3 Chicken Coop Design Mistakes to Avoid
When it comes to the kind of chicken coop you want in your backyard, your choices are nearly endless. Coops come in different shapes, sizes, colors, and designs, allowing you to build or buy the best fit for your birds and your space. No matter what type of chicken coop you choose, there are a few requirements you need to consider along the way. If you don’t pay attention to size, security, and other details, you’ll end up with a coop that simply isn’t good enough for your flock. Make sure your hens have the best home possible by keeping an eye out for these chicken coop design mistakes to avoid.
MAKING THE COOP TOO SMALL
The key to keeping your birds healthy, comfortable, and happy is to give them plenty of space. A coop that isn’t big enough for your entire flock can lead to bullying and stressed out chickens. It’s important to give your birds enough space to eat, roost, and wander comfortably throughout the day. Research the breed of chickens you want to buy to see how much space each one needs. If you don’t plan on keeping free-range chickens, make sure your flock has adequate space in their run as well.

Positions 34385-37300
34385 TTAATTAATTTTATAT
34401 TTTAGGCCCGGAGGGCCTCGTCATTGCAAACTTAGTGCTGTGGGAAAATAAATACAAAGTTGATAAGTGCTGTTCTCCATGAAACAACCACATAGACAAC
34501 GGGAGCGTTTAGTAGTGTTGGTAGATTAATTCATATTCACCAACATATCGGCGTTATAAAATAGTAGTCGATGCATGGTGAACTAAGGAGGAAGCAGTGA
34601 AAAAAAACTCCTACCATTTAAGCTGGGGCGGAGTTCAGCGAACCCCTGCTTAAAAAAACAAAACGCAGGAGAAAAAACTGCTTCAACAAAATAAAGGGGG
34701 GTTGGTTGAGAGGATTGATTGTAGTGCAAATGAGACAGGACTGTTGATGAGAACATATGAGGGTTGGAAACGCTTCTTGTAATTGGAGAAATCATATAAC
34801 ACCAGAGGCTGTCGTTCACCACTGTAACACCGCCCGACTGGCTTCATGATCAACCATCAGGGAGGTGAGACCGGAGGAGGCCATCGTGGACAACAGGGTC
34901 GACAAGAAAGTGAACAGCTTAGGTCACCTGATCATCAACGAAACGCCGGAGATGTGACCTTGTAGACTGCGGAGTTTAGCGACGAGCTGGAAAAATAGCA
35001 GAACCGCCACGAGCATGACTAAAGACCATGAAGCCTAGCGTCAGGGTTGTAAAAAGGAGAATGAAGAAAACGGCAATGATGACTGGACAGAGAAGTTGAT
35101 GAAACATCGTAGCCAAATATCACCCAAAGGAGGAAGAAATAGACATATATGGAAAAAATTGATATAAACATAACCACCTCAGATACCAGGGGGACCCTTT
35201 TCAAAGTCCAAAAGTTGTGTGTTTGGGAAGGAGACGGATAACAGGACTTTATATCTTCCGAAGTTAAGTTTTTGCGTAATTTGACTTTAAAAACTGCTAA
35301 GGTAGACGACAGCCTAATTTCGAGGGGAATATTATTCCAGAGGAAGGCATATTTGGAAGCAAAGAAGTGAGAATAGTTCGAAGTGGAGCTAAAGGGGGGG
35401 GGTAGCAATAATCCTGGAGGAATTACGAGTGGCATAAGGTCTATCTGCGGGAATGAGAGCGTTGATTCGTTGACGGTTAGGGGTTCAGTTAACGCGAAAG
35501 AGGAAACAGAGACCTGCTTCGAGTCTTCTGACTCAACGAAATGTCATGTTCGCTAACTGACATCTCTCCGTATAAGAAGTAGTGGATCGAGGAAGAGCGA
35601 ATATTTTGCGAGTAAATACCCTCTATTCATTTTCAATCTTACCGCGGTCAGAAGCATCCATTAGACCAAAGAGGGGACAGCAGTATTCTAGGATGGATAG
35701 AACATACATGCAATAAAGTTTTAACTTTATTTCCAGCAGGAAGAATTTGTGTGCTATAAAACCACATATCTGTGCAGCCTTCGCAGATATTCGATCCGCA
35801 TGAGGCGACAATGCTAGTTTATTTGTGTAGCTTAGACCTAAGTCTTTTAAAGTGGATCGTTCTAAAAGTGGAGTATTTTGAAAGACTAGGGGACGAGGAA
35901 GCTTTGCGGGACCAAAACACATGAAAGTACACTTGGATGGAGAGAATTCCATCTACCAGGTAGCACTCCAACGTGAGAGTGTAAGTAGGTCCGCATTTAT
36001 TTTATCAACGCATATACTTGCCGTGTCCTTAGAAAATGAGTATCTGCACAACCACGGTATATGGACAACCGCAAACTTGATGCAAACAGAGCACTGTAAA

NOT MAKING IT ACCESSIBLE
Many people don’t think about how they’re going to maintain their coop when they buy it. This is why making the space hard to clean is one of the most common chicken coop design mistakes to avoid. Make sure your coop is accessible by choosing a design with large doors. For bigger coops, you should be able to stand inside comfortably. For smaller coops, make sure you can reach every corner without having to crawl around or reach into odd angles. You should also consider the supplies within the coop. For example, getting an automatic chicken feeder helps eliminate spills and keeps your food supply clean, making the coop a nicer, healthier space.
NOT THINKING ABOUT PREDATORS
To a roaming fox, hawk, or another predator, your chicken coop is like a free buffet. This is why security is an essential part of a successful coop. Make sure your walls and fencing are sturdy and free of holes or damage. Pay close attention to the kinds of predators you see in your area, so you can predator-proof your coop accordingly. If you get a lot of flying predators, consider buying overhead netting to keep your birds safe outside of their coop. For raccoons, rats, and other creatures that burrow, be sure to bury your fencing several inches into the ground to prevent them from digging under.
One of the best ways to avoid mistakes is by learning from others. Share your chicken coop experiences with us and your fellow backyard chicken enthusiasts in the comments below!